How to create a slick animation from Schitt's Creek

37 min read
How to create a slick animation from Schitt's Creek cover image

This time, I will tackle the title sequence from Schitt’s Creek.

Schitt’s Creek is a Canadian sitcom that aired on CBC Television from 2015 to 2020. The series follows the the fall from grace of the spoiled, wealthy Rose family. After their business manager embezzles money from the family business, the family loses its fortune and is forced to relocate to Schitt’s Creek, a small town they once purchased as a joke. Comedy ensues.

The title sequence

The title sequence is a simple and quirky animation accompanied by a trumpet instrumental.

The words from the title are introduced by popping upright in a bouncy fashion. Then, the last ‘S’ in the first word turns into a dollar sign and sparkles briefly, accompanied by a bling sound effect!

Here is a video clip of the title sequence:

TLDR

Here is the codepen with the final result.

See the Pen Schitts Creek by Rob (@robjoeol) on CodePen.

Give it ❤️❤️❤️ on Codepen if you like it! 😊

Design considerations

The original typeface used is a serif font called Linotype Didot. It has a commercial license.

Like the previous title sequences I made in this series, I will not be buying any fonts! After some searching around, I found a free alternative in Playfair Display that is available on Google Fonts.

We should be able to have the title text as a h1. However, we will need to break up the text content inside of the h1 to be able style some items individually.

reference screenshot of title

The style for the final letter ‘S’ in the first word has a few effects applied to it:

  1. Two bars grow to make it a dollar sign;
  2. It has a sparkle appear on the upper side of the letter with a slight glow surrounding the letter.

We should be able to achieve this in CSS using the ::after and ::before pseudo-elements.

I am going to use Greensock animation library (GSAP) because it will be easier to find the right easing and timing values initially. I can change it to a pure CSS animation later. You can jump to this sectionif you are interested in how it is done in CSS.

Basic HTML and CSS

Before we get to the animation, we need to write our HTML, and add some basic styles.

The HTML

We will want to have a margin between the words, so we want them as individual span elements. We can add a “word” class to each.

The final letter ‘S’ in the first word is like a superscript. It is vertically positioned to the top of the text. We need this to be a separate span also to reference it in CSS. We will add a “superscript” class to it.

<h1>
  <span class="word">Schitt<span class="superscript">s</span></span>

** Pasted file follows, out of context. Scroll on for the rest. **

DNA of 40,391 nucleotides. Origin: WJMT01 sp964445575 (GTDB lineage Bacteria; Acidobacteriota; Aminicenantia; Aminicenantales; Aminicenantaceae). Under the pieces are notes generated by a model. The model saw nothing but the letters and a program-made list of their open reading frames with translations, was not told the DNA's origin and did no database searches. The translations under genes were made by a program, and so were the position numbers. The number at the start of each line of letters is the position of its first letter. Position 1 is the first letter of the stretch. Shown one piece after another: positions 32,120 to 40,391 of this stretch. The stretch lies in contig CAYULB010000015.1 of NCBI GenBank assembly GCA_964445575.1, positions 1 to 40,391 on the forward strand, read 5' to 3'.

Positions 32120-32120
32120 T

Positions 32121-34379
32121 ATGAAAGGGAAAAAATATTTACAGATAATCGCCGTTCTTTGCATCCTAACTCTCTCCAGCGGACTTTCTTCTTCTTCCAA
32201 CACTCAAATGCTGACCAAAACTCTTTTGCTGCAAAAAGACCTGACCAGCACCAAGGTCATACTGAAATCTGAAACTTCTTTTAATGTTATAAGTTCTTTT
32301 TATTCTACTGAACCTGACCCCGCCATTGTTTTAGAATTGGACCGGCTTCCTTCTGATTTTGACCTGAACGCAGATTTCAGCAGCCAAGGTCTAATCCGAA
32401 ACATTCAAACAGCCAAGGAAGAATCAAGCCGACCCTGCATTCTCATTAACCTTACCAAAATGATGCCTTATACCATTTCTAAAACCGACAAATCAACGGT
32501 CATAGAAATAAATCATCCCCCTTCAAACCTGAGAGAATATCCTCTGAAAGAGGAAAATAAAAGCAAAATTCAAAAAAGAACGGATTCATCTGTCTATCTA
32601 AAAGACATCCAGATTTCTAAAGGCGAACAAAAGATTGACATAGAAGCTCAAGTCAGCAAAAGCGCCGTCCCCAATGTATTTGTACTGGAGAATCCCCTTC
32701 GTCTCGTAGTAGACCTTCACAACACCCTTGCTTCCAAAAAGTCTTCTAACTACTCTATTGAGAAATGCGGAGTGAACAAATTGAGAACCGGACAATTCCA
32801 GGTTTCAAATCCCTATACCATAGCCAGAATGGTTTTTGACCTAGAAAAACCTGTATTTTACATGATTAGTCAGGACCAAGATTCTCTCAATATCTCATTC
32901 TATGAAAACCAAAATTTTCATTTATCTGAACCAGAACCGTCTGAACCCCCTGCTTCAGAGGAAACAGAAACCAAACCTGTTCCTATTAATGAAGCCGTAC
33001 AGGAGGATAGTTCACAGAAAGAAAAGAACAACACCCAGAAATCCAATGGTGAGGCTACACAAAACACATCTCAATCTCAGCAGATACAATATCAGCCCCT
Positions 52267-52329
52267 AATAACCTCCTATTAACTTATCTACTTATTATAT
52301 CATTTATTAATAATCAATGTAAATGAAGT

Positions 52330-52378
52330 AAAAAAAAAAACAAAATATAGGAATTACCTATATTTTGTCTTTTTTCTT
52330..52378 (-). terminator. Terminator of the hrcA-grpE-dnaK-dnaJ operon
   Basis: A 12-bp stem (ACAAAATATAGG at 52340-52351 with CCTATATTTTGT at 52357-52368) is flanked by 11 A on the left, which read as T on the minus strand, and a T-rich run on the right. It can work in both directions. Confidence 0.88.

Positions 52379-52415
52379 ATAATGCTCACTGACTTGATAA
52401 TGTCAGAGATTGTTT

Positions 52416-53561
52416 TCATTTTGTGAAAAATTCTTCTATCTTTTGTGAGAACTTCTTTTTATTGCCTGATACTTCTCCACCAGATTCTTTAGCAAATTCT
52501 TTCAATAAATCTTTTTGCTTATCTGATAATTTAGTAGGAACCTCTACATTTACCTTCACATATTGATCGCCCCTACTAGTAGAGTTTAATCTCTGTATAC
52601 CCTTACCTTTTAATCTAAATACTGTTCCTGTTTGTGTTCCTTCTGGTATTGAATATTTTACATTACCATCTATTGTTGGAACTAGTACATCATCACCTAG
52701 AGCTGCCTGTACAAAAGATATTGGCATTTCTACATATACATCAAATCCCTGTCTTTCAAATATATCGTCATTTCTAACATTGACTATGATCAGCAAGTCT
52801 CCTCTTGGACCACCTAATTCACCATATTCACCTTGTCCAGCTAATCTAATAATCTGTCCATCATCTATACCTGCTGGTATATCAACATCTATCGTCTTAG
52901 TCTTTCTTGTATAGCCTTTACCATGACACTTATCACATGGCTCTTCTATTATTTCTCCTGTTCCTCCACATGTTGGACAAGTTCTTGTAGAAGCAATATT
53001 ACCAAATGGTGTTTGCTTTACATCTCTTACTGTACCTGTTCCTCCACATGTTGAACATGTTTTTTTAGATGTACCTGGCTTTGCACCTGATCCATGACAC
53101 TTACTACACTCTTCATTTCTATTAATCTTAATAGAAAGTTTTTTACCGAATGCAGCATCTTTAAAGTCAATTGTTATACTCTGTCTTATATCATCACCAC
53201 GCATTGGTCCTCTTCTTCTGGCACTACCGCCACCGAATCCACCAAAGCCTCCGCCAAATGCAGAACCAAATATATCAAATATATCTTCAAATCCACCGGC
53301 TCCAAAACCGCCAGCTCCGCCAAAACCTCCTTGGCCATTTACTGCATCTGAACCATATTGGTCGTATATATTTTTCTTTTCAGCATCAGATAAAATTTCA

<span class="word">Creek</span>
</h1>

There is no shame in adding an extra span element to use in the animation for the tricky parts of the superscript ‘S’, but let’s see if we can stick with this. We should be able pull it off in CSS through ::after and ::before pseudo-elements.

Base CSS

We decided earlier that we would use the Playfair Display font. We should look at the font weight to decide which variant to use. If we look through the weights on Google Fonts (as per screenshot below), the SemiBold 600 variant looks the best match.

finding most suitable weight of playfair display font on google fonts

You can load the font through the Google Fonts API. Generally, I prefer to bypass third-party stuff like this to reduce bloat and avoid any unsavory snooping. Typically, I host the font and load it through by the @font-face CSS ruleset. However, I will use the Google Fonts API here for simplicity.

You can generate the code snippet in their web app by selecting the font family variant you want. We will use the following:

@import url("https://fonts.googleapis.com/css2?family=Playfair+Display:wght@600");

If you wanted to use this in a production website, you should chose a font loading strategy that minimizes the side-effects from loading that can cause the font to be unstyled initially or swapped out later, which would make the animation look bad.

First, lets add the basic styles for the text and center it as below.

the title with basic styles

To center the title, we make the body a grid container, set height: 100vh;, and place-items: center;.

body {
  display: grid;
  height: 100vh;

  background-color: black;
  place-items: center;
}

h1 {
  color: white;
  font-family: "Playfair Display", Vidaloka, serif;
  font-size: 8rem;
}

.word {
  display: block;